Lynn Lake, Manitoba, Canada – The Provincial Department of the Environment has identified 11 contaminated sites within town boundaries. Acid mine drainage is occurring throughout the 1200 hectares of inactive mining properties adjacent to the town. Residents report elevated levels of cancer and early deaths. An aquifer linked to the town water supply, as well as a number of fish-bearing rivers and streams are contaminated.
Tsolum River, British Columbia, Canada – In 1964 in the upper watershed of the river an open pit copper mine was built. The mine closed leaving waste rock piles where pyrite (a sulphide mineral) ores lay exposed to water and oxygen. A copper leachate formed it reached the Tsolum River and from there, the Courtenay Estuary. It has been estimated that the cost to residents and taxpayers is over $60-million.
The Rouyn-Noranda-Cadillac-Malartic-Val D’Or corridor in Northwest Quebec. Most of the region’s ore contains high sulphide mineral concentrations. The Norebec-Manitou mill and associated tailings (20% sulphide content) are located approximately 10 km east of Val D’Or. Presently, there are 12 million tonnes of tailings stored above ground and one million tonnes underground. 138 hectares of tailings follow the Manitou stream, from the tailings impoundment to the Bourlamaque river, in a path 200 to 300 meters wide, 6.1 km long and several meters deep.
These are just a few of the horror stories generated by the push for more profit. It’s been estimated that there are 10,000 abandoned mine sites in Canada. Many of these sites are already ecological disasters and many more are contamination time bombs waiting to go off, not if – when. Its no wonder the public is increasingly demanding that their government at all levels, and the companies responsible, address the contamination.
Treatment for AMD
Toronto-based BacTech Mining Corp. has developed a proprietary biological reactor leaching process (BACOX) that uses naturally occurring bacteria, which is harmless to both humans and the environment. It safely oxidizes sulphides in the waste rock and tailings, thereby eliminating a major source of acid mine drainage.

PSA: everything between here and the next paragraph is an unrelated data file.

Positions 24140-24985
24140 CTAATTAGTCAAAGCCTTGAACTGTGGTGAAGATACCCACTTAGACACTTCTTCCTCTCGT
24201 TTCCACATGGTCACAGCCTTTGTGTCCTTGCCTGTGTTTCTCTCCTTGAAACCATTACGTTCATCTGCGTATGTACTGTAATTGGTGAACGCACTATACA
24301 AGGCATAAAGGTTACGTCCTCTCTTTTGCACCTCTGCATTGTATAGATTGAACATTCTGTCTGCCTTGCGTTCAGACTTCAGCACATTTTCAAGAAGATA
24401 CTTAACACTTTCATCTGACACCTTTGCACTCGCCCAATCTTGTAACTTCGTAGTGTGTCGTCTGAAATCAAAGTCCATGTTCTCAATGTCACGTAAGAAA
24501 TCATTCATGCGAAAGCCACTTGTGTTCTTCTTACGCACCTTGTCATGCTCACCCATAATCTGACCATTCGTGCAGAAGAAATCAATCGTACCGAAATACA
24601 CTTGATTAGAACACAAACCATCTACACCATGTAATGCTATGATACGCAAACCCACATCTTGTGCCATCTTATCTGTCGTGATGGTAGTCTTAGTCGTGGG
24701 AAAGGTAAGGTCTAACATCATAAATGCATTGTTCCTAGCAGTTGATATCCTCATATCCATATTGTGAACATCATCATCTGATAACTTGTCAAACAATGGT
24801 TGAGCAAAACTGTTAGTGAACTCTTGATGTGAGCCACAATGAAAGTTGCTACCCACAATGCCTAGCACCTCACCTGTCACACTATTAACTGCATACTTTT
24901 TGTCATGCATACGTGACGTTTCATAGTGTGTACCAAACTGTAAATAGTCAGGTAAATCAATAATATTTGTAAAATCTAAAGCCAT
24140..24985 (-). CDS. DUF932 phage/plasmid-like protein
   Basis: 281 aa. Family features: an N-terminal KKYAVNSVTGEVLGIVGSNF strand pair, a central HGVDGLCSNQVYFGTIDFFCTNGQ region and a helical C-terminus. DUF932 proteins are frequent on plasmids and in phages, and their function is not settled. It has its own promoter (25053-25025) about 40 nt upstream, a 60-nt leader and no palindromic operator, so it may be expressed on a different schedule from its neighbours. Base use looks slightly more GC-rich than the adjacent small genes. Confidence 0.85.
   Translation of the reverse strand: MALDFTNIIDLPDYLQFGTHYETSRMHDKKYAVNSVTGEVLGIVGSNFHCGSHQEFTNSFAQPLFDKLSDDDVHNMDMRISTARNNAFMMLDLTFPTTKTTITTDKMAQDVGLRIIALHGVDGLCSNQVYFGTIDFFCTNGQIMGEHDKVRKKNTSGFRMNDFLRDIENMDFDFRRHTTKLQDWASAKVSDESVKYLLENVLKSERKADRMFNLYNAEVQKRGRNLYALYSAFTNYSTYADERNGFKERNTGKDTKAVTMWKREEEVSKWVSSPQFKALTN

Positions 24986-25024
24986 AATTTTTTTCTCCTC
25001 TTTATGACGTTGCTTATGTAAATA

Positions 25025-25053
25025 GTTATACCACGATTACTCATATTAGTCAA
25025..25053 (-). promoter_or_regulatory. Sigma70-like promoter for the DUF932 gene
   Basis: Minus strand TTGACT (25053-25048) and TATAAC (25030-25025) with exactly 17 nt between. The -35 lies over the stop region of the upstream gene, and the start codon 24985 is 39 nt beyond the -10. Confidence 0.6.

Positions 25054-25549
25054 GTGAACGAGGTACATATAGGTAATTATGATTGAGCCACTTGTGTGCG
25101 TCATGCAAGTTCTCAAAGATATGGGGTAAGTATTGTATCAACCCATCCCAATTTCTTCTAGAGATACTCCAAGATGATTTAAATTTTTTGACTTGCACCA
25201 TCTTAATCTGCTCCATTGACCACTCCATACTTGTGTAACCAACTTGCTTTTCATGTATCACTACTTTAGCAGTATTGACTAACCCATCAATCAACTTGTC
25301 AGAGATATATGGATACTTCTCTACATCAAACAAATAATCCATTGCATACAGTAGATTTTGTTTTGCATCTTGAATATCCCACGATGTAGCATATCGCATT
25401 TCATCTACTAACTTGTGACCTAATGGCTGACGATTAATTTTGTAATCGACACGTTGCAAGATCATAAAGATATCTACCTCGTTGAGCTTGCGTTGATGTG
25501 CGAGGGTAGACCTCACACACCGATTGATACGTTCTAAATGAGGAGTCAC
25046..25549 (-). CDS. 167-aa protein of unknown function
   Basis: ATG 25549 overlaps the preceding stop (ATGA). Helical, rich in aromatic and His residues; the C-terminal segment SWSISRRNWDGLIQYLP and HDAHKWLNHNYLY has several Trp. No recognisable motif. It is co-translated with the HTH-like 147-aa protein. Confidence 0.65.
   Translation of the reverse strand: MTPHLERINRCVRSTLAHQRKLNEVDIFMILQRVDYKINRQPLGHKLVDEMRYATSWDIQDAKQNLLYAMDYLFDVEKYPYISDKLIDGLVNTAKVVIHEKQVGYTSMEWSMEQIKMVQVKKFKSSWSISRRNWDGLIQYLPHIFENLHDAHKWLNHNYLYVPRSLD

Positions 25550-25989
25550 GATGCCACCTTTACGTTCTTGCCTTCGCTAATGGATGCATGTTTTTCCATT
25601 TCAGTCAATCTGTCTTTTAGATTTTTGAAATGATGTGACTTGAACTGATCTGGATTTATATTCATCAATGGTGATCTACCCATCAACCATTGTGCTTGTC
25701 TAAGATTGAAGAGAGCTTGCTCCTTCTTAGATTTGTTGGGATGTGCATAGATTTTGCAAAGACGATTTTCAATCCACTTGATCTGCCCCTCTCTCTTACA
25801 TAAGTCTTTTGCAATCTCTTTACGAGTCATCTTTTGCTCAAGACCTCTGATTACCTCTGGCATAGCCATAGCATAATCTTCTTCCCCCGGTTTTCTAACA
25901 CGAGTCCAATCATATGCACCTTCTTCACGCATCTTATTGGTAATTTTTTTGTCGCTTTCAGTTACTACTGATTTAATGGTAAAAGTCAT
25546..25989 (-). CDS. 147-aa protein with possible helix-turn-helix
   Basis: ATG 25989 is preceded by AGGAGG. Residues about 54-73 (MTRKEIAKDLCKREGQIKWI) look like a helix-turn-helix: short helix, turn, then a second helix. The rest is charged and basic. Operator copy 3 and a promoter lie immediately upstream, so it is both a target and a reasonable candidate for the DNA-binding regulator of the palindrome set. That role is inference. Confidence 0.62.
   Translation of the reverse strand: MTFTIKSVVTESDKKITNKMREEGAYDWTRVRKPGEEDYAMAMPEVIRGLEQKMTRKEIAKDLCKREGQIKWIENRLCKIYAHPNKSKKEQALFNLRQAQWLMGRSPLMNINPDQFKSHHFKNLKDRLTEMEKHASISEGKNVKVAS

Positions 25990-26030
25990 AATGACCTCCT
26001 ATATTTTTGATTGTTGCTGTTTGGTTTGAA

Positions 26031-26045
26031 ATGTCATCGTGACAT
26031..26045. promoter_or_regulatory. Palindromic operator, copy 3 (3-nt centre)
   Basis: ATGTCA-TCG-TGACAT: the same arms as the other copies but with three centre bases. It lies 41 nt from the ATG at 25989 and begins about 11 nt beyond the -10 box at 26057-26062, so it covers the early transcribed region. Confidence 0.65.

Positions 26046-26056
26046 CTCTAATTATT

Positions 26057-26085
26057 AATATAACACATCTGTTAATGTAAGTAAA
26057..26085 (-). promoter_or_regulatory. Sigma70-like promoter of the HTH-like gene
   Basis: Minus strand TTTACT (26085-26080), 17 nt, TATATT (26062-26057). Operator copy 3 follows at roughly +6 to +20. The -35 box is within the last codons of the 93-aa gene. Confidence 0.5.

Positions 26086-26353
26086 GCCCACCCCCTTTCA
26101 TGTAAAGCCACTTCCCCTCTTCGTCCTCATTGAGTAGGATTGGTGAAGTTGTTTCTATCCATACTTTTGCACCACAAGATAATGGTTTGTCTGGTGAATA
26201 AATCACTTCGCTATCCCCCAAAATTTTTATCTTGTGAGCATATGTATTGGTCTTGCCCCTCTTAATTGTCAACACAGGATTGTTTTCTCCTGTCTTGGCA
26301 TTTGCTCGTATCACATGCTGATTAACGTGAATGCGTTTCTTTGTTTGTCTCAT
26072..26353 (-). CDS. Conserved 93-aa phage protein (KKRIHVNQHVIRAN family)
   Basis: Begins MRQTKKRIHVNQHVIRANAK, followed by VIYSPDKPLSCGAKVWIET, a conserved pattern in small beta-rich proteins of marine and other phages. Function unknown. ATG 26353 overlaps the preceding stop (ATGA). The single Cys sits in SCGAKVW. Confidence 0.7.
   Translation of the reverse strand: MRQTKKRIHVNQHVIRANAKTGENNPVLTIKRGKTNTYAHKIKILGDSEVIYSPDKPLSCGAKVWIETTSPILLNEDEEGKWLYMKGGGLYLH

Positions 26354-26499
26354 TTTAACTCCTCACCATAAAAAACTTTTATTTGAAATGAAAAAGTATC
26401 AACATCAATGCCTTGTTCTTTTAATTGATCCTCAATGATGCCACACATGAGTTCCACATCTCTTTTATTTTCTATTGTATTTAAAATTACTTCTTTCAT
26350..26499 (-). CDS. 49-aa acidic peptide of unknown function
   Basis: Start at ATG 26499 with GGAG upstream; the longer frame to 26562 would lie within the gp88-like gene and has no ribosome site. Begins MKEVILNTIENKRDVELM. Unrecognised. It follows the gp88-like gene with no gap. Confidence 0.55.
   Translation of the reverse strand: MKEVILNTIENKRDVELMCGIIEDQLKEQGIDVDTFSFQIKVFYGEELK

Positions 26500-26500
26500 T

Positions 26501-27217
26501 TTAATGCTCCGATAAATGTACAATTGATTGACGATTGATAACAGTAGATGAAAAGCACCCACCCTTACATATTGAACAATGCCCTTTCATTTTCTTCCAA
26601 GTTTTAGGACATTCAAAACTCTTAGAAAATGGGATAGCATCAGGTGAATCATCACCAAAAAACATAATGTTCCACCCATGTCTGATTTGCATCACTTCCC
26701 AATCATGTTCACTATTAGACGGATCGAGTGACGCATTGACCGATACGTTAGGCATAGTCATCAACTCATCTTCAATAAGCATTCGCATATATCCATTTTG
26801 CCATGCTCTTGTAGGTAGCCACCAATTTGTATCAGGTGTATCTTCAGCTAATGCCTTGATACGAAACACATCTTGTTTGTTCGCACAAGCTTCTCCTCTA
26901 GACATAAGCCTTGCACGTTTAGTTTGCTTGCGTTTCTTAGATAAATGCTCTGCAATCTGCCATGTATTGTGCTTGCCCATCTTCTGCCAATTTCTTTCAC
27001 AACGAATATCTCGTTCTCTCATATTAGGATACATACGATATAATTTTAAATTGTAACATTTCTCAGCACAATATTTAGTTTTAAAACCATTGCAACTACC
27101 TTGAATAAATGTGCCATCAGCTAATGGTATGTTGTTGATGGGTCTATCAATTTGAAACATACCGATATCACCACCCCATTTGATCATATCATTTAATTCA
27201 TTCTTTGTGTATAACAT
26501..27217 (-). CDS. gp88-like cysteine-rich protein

In the bioleaching process, toxic elements such as arsenic are stabilized. The tailings created by bioleaching are benign, and zero environmental damage occurs as a result of the process. Bioleaching treats the disease – not just the symptom.
The advantages include high metal removal at low pH levels, stable sludge, very low operation costs, minimal energy consumption, while the necessary construction materials readily available and generally inexpensive.
Vancouver-based BioteQ Environmental Technologies Inc. has developed patented processes to treat acid mine drainage, which can selectively recover metals from acidic waste water. Toxic metals such as arsenic, antimony, cadmium, lead, molybdenum and manganese are also removed from the water. Another one of BioteQ’s processes removes sulphate from water following metal removal.
Canada’s National Round Table on the Environment and the Economy (NRTEE) said on Wednesday that temperatures in the north, including the Arctic, are rising much faster than elsewhere in the world and the permafrost layer had begun to melt. Melting permafrost is undermining building foundations and threatens roads, pipelines and communications infrastructure. The report also concluded that tailings impoundments, usually built into permafrost, could be affected and a release of toxins would be environmentally and socially disastrous.
According to the Mining Association of Canada:
- 19% of the goods Canada exported in 2008 were minerals and metals.
- 70% of Canadian port volumes and 55% of rail freight revenues were generated by the mining industry.
- Over the past five years, the Toronto Stock Exchange has handled 81% of worldwide mining equity transactions.
- Canada’s mining industry was responsible for $40 billion or 3.3% of Canada’s GDP last year.
I’m not against mining. In fact, I’m very much in favor of resource extraction. Mining, fishing and logging all provide quality high paying jobs and these industries are some of only a handful that create new money, bringing prosperity and security to communities. But we inhabit this earth and call it our home. Clean water, breathable air and a land free of contamination has to be the legacy we leave our children.
Richard (Rick) Mills